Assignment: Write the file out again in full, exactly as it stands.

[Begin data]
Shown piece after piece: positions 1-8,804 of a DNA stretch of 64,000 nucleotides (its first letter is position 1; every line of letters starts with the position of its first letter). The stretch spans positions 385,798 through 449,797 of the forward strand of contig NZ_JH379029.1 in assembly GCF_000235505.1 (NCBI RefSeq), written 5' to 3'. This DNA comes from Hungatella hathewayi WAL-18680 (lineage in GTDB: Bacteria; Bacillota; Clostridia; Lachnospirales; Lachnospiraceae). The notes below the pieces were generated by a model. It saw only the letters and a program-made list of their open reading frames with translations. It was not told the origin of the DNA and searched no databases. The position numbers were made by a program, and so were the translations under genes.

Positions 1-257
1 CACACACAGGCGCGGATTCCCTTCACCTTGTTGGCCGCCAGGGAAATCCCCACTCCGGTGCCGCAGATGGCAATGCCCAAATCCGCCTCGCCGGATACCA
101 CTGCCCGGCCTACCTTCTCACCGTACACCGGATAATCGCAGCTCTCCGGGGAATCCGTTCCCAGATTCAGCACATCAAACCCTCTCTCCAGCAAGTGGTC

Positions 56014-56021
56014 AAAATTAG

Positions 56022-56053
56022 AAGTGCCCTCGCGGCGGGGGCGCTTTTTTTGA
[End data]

Shown piece after piece: positions 1-8,804 of a DNA stretch of 64,000 nucleotides (its first letter is position 1; every line of letters starts with the position of its first letter). The stretch spans positions 385,798 through 449,797 of the forward strand of contig NZ_JH379029.1 in assembly GCF_000235505.1 (NCBI RefSeq), written 5' to 3'. This DNA comes from Hungatella hathewayi WAL-18680 (lineage in GTDB: Bacteria; Bacillota; Clostridia; Lachnospirales; Lachnospiraceae). The notes below the pieces were generated by a model. It saw only the letters and a program-made list of their open reading frames with translations. It was not told the origin of the DNA and searched no databases. The position numbers were made by a program, and so were the translations under genes.

Positions 1-257
1 CACACACAGGCGCGGATTCCCTTCACCTTGTTGGCCGCCAGGGAAATCCCCACTCCGGTGCCGCAGATGGCAATGCCCAAATCCGCCTCGCCGGATACCA
101 CTGCCCGGCCTACCTTCTCACCGTACACCGGATAATCGCAGCTCTCCGGGGAATCCGTTCCCAGATTCAGCACATCAAACCCTCTCTCCAGCAAGTGGTC

Positions 56014-56021
56014 AAAATTAG

Positions 56022-56053
56022 AAGTGCCCTCGCGGCGGGGGCGCTTTTTTTGA